Teach, Touch, and Trust the Holy Spirit

At the end of Matthew 9, Jesus prays for harvesters.

At the beginning of Matthew 10, Jesus answers his own prayer. From his many male and female disciples, he selects twelve men to be his Apostles. With special authority and power, they are sent out to perform Kingdom work in his name and on his behalf.

However, before sending them out, Jesus gives them a word. The Master gives them instructions; he tells them the objective they are to pursue. In addition, Jesus also gives them insight; he does not wish for them to be surprised at what is coming around the bend.

Matthew writes:

These twelve Jesus sent out, instructing them, “Go nowhere among the Gentiles and enter no town of the Samaritans, but go rather to the lost sheep of the house of Israel. And proclaim as you go, saying, ‘The kingdom of heaven is at hand.’ Heal the sick, raise the dead, cleanse lepers, cast out demons. You received without paying; give without pay. Acquire no gold or silver or copper for your belts, no bag for your journey, or two tunics or sandals or a staff, for the laborer deserves his food. And whatever town or village you enter, find out who is worthy in it and stay there until you depart. As you enter the house, greet it. And if the house is worthy, let your peace come upon it, but if it is not worthy, let your peace return to you. And if anyone will not receive you or listen to your words, shake off the dust from your feet when you leave that house or town. Truly, I say to you, it will be more bearable on the day of judgment for the land of Sodom and Gomorrah than for that town.     (Matthew 10:5-15)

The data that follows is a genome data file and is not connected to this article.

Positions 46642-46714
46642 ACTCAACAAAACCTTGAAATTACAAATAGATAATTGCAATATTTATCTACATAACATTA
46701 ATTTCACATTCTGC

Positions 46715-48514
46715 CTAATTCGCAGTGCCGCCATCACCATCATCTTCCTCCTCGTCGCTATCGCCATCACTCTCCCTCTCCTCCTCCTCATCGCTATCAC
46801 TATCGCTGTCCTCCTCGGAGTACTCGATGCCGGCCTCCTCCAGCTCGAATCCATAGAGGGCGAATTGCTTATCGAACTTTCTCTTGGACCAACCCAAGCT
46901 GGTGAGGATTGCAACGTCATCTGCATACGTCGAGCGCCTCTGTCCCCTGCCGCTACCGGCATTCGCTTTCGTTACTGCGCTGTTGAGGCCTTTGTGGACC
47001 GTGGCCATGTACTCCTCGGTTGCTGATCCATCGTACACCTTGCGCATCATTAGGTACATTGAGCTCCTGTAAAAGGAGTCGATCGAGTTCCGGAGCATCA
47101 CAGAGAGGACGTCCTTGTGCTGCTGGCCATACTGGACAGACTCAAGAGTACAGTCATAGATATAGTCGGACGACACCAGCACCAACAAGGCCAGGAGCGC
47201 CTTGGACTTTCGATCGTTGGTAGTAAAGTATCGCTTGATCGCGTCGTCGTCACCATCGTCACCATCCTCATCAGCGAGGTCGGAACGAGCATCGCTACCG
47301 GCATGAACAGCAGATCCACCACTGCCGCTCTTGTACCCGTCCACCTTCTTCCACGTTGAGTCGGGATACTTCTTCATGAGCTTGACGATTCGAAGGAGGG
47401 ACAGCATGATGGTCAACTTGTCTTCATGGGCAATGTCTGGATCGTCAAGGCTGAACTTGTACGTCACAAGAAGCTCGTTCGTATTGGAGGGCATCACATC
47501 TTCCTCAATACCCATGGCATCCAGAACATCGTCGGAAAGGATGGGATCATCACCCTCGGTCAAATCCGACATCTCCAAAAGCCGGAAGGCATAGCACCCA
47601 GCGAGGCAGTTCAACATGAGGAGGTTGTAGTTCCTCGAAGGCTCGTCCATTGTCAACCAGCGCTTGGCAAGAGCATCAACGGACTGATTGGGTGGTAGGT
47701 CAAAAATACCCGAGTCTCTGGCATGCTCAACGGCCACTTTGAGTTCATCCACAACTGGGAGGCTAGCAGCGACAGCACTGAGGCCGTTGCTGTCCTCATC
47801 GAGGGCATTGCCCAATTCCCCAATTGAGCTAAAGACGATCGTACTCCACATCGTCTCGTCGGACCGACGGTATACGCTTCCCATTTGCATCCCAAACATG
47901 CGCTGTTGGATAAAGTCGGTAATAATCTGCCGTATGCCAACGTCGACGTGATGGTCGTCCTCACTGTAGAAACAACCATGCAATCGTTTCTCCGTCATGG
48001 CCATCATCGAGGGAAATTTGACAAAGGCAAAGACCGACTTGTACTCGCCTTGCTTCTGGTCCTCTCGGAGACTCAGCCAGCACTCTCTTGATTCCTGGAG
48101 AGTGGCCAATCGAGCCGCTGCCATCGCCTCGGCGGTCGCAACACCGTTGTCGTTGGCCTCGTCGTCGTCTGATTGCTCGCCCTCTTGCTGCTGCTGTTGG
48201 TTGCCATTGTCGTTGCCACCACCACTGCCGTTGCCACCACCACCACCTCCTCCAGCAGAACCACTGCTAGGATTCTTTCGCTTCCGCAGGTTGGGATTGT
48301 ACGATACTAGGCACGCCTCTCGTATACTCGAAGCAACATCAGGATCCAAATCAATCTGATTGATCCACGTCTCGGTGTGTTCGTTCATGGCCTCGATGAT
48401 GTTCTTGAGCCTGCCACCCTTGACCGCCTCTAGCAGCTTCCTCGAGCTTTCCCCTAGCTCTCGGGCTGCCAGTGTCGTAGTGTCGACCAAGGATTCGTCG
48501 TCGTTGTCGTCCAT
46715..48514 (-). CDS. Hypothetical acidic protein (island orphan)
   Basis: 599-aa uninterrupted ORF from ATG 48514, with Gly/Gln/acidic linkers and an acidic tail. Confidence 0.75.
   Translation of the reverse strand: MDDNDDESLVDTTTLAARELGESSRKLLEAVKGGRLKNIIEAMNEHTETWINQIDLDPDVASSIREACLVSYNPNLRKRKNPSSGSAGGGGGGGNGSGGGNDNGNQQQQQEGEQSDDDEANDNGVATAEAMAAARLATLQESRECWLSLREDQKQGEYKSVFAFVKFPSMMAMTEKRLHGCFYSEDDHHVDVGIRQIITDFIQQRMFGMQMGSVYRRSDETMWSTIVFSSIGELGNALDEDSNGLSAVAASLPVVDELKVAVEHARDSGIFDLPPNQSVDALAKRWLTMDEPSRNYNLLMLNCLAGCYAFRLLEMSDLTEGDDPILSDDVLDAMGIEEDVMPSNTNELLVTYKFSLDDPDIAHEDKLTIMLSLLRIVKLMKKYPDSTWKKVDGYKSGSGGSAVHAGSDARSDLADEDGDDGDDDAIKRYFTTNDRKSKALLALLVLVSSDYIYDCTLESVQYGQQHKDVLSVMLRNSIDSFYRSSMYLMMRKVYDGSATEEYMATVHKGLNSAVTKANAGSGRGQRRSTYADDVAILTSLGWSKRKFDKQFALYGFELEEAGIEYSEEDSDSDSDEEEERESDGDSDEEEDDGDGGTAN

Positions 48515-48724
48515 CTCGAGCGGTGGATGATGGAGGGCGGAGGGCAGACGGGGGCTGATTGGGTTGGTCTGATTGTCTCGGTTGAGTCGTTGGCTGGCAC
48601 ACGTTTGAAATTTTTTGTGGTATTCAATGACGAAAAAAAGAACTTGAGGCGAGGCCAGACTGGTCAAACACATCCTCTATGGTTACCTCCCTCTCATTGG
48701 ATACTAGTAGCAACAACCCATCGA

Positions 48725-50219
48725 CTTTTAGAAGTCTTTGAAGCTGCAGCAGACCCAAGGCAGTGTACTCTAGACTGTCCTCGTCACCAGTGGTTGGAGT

Some of Jesus’ instructions are particular to the situation and calling of the Twelve. It is not to be expected that every individual, ministering in the name of Jesus, is to “heal the sick, raise the dead, cleanse lepers, and cast out demons.” God is not limited today; he can still do such miraculous work through men, women, boys, and girls. However, that being said, such ministry practices are not normative.

Yet, all of Jesus’ instructions are profitable for those performing Kingdom work on his behalf. All Christians, who are all gifted by the Holy Spirit and called to be a part of his holy priesthood, are to be ministers of the book and ministers of the people.

All of us are to go and teach the truth of Jesus. We are to be engaged in evangelism, discipleship, counseling, admonishing, comforting, and defending. This is the Great Commission. Not just ministers, but all Jesus’ disciples are to be busy heralding his truth.

All of us are to go and touch the untouchables. In former times Israelites are commanded to stay away from those who are sick,dead, leprous, and possessed. However, Jesus’ New Covenant disciples are to seek out such people. They are to minister to mind and soul; they are also to minister to emotion and body.

All of us are to go and trust the Spirit. As a baby, Simon looks at Jesus and prophesies he is destined for the fall and rising of many. As a toddler, Jesus is the one who evokes praise from the magi and hatred from Herod. Now as a man, Jesus is polarizing; some love him; others hate him. The same is true of the Twelve; they are to go into the various villages and expect both reception and rejection. And the same is true of us who minister in the name of Jesus Christ today. Teach the Word! Touch the untouchables! Then, do not be overly-enthralled with success or overly-depressed with rejection. Some will love those ministering in the name of Christ. Some will respond with vehement hatred. Do not be offended. Do not be scared. Do not be deflated. Do not quit. With pity, shake the dust off your feet and go find the next opportunity to teach, touch, and trust the Holy Spirit. Such is life for those who have found the Way, the Truth, and the Life.

 

 


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